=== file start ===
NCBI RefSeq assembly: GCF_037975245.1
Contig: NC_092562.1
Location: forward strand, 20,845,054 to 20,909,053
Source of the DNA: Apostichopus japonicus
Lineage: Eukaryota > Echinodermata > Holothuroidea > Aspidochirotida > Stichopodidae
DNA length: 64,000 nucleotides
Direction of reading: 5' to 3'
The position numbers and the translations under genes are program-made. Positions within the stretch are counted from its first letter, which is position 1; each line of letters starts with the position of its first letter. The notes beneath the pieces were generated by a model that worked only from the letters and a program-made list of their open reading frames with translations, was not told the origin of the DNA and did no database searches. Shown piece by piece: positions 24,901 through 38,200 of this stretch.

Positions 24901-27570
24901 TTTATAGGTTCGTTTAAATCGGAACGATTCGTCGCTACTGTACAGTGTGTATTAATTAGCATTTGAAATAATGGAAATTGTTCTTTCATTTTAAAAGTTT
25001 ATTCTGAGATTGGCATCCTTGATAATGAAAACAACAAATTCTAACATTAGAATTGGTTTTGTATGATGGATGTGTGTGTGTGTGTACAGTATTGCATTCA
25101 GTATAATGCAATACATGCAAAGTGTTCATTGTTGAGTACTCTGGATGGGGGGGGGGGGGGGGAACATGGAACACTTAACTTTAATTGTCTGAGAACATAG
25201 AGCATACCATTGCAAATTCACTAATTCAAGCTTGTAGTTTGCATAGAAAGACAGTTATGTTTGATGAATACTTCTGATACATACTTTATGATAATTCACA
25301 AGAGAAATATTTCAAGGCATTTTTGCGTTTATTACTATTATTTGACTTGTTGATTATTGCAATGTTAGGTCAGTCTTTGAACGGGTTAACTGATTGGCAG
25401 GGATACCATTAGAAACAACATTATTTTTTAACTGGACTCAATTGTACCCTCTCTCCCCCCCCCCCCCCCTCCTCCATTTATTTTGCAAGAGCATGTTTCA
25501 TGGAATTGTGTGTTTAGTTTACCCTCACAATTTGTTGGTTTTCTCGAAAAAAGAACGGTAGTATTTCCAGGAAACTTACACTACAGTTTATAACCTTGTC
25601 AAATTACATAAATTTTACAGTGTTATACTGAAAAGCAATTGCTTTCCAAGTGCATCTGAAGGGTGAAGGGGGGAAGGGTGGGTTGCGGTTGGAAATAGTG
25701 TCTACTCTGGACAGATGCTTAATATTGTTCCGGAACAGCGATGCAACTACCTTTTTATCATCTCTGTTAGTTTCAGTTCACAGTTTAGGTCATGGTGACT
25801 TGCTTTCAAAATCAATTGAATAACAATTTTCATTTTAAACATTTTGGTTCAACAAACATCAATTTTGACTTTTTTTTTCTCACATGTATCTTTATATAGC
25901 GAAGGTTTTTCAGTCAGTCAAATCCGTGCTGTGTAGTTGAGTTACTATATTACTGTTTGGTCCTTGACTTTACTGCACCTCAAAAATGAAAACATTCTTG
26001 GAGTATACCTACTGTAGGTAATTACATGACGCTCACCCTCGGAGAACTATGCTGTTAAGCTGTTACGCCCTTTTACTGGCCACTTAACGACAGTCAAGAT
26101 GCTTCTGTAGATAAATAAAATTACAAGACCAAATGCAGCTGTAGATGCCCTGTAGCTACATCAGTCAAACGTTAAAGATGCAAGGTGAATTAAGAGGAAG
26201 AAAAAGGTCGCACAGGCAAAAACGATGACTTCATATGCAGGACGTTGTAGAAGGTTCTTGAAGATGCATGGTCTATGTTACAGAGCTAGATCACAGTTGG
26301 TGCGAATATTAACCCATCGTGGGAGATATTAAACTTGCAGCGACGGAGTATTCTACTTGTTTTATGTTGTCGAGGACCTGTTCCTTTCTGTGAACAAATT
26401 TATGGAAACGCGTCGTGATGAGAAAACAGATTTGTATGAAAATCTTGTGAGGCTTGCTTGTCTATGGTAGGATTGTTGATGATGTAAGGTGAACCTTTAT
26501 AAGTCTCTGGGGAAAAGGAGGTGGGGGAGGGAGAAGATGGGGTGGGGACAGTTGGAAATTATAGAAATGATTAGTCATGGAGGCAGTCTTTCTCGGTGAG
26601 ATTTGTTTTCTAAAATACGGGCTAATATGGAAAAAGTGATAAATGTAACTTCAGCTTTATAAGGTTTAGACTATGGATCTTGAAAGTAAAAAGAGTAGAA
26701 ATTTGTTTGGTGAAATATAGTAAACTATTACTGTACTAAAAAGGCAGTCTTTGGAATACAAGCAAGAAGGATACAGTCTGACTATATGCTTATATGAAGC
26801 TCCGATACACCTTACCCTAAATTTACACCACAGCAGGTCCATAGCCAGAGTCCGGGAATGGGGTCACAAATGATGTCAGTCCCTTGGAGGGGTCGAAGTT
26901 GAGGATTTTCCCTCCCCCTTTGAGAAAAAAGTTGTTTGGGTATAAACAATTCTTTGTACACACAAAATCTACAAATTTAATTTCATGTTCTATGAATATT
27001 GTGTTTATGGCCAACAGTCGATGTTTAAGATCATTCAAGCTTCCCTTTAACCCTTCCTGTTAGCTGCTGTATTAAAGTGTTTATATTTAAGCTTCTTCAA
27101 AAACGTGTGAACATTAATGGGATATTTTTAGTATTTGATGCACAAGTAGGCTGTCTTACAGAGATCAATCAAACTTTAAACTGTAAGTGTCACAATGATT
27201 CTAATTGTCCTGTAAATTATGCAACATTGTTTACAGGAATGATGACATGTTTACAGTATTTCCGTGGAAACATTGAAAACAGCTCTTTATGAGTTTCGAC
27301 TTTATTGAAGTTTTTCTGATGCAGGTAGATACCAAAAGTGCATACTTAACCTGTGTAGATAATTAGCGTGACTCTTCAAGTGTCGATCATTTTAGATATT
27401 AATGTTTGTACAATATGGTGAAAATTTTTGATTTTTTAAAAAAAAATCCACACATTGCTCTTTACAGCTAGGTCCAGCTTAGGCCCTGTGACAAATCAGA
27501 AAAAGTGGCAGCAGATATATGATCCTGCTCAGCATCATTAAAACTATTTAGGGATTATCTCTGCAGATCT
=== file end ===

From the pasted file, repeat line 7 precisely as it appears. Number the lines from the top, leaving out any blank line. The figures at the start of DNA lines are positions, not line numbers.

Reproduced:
Direction of reading: 5' to 3'